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Whatever Happened to 'Duty, Honor, Country'?

By Gerd Schroeder

General Douglas MacArthur in his final address given to the Corps of Cadets at West Point on May 12, 1962, spoke these words that every officer in the military knows by heart:

Duty, Honor, Country -- those three hallowed words reverently dictate what you want to be, what you can be, what you will be. They are your rallying point to build courage when courage seems to fail, to regain faith when there seems to be little cause for faith, to create hope when hope becomes forlorn.

MacArthur was the Chief of Staff of the Army in the 1920s. Later he retired, but was recalled to active duty by President Roosevelt to fight in WWII. He rebuilt Japan, and then fought the Korean War at the pleasure of the President. Ironically, President Truman relieved him from command for gross insubordination in his conduct of the Korean War.

Why was it ironic? Although MacArthur encouraged faithfulness of the Cadets at West Point, a decade earlier he faltered in weakness that he -- no doubt at the time -- viewed as strength, but was weakness nonetheless. He disobeyed his Commander in Chief. As a result Truman relieved him of command, and MacArthur retired in disgrace. It was a tragic way for perhaps the greatest warrior in U.S. history to fade into retirement.

I am not trying to impugn MacArthur. Nor am I just reciting history that most Americans have forgotten. I have a purpose, not just a history lesson.

It is a little known fact outside of the military that commissioned officers can be called back to active duty at anytime and for any duration. They serve at the convenience of the President. So, I was dismayed, saddened, and enraged when two activists/journalists named Peter Baker and Thomas Ricks quoted Marine General (Ret) John J. "Jack" Sheehan. Apparently, in response to President Bush asking him to be the "War Czar," Gen. Sheehan said:

So rather than go over there, develop an ulcer and eventually leave, I said, 'No, thanks.'

The first coherent thought that I mustered after recovering from the rage and embarrassment that I felt upon reading those words was the quote from General MacArthur 45 year ago: "Duty, Honor, Country."

Generals, officers, and enlisted are looked at as men dedicated to "Duty, Honor, Country" above the ulcers. Willing to give a full, honest effort, or die trying. When the President calls, we answer the call. These generals that withhold their advice from the President, retire, and then put forth a full effort to ridicule the President, have, in my view, retired like General MacArthur: in disgrace. Notwithstanding their brilliant careers they throw their reputation to the dogs of journalism. The words are used as a weapon against the just war we are fighting.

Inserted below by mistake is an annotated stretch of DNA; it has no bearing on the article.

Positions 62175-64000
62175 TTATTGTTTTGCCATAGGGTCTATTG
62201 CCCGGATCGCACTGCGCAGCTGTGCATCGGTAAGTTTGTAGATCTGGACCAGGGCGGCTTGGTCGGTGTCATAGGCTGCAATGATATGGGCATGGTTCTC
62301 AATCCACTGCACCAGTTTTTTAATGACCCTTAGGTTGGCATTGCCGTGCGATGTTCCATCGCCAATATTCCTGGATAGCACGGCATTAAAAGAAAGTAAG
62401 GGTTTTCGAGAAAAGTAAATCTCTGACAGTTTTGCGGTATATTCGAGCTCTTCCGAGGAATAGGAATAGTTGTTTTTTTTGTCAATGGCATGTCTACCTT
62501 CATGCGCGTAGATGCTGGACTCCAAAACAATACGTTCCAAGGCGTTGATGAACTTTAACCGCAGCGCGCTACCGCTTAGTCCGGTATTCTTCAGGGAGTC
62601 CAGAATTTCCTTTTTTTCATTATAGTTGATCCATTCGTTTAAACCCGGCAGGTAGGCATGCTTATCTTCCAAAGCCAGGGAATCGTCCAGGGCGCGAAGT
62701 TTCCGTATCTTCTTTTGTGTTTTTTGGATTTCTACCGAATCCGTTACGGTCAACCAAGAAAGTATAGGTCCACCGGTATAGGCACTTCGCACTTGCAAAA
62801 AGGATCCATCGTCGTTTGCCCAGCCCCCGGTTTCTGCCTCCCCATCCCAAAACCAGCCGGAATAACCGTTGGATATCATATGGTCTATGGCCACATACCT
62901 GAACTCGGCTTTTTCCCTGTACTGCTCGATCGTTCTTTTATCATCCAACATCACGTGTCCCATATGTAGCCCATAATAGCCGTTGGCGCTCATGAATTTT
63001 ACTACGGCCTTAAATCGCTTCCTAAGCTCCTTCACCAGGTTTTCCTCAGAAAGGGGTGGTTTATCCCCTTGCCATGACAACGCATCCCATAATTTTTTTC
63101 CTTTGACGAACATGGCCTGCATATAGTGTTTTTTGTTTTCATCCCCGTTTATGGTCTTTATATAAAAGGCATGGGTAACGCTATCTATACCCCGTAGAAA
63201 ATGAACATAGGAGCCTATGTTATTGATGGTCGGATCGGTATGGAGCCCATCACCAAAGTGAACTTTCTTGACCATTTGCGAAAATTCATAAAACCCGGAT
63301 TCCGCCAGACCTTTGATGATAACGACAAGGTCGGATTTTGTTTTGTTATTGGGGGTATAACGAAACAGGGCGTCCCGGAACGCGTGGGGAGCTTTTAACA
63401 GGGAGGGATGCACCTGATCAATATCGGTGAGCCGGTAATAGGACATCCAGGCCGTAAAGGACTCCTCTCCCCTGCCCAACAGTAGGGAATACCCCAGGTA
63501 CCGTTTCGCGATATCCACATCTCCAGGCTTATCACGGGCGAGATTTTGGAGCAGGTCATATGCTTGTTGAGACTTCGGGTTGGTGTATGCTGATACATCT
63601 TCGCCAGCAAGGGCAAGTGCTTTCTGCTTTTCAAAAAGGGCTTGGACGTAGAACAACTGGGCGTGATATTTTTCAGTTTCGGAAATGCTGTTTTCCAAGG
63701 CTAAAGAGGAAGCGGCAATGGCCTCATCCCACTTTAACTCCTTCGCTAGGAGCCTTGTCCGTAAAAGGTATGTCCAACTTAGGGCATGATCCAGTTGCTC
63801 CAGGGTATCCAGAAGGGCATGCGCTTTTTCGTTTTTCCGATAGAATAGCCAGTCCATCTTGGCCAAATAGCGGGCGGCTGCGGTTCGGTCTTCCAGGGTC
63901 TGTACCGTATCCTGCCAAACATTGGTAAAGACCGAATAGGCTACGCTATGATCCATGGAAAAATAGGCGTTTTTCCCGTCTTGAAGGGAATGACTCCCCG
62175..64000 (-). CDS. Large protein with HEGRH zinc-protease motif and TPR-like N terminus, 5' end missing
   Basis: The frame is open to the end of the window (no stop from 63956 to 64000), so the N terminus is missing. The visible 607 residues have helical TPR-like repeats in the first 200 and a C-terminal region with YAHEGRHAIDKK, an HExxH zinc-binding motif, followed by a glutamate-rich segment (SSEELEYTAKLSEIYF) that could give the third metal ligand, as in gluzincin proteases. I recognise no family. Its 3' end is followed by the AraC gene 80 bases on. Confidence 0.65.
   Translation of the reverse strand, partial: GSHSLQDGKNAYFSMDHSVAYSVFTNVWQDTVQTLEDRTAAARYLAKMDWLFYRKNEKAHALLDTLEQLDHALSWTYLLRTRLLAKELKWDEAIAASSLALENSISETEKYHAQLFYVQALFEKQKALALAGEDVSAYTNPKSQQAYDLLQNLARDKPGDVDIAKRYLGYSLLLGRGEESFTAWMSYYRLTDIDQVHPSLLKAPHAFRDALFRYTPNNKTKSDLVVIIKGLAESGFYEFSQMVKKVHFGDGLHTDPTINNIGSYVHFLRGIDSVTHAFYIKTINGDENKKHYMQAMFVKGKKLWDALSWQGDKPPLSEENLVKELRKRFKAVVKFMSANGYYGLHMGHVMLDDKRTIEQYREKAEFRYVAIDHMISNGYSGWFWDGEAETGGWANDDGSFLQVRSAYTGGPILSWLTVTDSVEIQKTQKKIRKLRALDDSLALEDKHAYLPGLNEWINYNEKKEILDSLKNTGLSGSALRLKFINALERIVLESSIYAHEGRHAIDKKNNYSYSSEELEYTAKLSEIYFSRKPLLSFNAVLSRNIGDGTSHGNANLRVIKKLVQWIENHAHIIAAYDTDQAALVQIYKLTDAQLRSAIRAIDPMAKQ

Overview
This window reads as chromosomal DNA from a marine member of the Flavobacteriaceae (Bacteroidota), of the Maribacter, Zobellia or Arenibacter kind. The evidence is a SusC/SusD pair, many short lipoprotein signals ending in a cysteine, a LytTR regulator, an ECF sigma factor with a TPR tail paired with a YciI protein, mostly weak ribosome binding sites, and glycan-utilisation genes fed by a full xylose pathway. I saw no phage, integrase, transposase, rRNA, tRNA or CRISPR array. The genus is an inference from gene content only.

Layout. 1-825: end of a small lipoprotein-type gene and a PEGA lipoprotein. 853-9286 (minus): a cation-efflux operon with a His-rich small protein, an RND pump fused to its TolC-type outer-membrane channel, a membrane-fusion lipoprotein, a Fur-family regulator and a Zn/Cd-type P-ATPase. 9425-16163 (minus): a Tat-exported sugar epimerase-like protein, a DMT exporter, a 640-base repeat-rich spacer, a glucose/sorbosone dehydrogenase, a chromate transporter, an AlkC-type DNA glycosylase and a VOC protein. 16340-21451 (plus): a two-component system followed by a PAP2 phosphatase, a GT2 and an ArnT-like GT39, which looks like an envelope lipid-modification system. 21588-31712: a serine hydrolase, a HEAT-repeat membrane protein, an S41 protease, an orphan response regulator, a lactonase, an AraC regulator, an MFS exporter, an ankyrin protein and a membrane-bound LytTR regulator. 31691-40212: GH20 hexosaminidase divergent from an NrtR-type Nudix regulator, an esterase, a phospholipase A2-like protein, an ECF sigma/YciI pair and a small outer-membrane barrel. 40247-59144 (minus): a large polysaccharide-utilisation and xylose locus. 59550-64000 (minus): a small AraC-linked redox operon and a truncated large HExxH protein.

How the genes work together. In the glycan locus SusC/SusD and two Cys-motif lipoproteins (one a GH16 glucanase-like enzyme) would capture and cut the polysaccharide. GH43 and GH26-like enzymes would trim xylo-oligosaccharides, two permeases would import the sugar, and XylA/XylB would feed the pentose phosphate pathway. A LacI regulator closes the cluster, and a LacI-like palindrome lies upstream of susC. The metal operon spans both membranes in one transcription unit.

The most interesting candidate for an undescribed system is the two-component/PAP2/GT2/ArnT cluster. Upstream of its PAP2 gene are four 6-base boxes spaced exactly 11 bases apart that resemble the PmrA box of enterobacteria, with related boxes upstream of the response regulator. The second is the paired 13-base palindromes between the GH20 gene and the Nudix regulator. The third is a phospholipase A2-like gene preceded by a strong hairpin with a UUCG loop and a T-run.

The words of these retired generals are used abroad by our enemies to support their fight against us and at home against the American people to demoralize and persuade them to slowly withdraw their support from the military. A media induced hopelessness fed by the words of the very men and women that were trusted with the defense of this country.

It seems that every week some retired General is voicing to the media his or her displeasure at the President's policies. They are authorities in military matters. They have a deep wealth of knowledge that has been gained by intensive study and practice over decades of service. However, rather than commit that knowledge to the war, they commit it to enriching themselves in retirement; and when asked to continue to serve they, instead give a snide, sophomoric, smart-mouthed answer to the President.

Many military members have served under presidents that they didn't agree with. I have served under President Clinton and President George W. Bush. While I am a conservative, when it comes to serving my country I serve the President of the United States, whoever that may be; in whatever mission my commander in chief asks. But it is clear that many of our retired officers have forgotten the words of General MacArthur. The words that got many of us through the countless hardships of being a fighting man for this country. It is as if they think that they can take off the coat of "Duty" when they retire. This is false.

When the President calls you must answer. If you don't, then don't wear the title you took when you were honorable. No more books with your name followed by "General Retired."

Instead, remember how you spurred us to courage and faithfulness? Do not now falter in weakness, thinking that it is strength. Serve the Commander in Chief or quietly retire. If you don't have the courage to get an ulcer in service, then why would we place any confidence in what you have to say?

What do the American people think of us, the military, when our most decorated, experienced, and wise officers quit fighting; or worse, fight against us with their words? How can we keep the faith and confidence of the American people that is key to our winning, if those that lead us, willingly and publicly, ridicule our efforts in war as hopeless?

For God's sake, remember the ideals of your youth: "Duty, Honor, Country" -- "those three hallowed words reverently dictate what you want to be, what you can be, what you will be. They are your rallying point to build courage when courage seems to fail, to regain faith when there seems to be little cause for faith, to create hope when hope becomes forlorn." (General Douglas MacArthur, 1962)

Gerd Schroeder is a Major in the United States Army. His views are his own. He does not speak for the US Army or Department of Defense.

American Thinker

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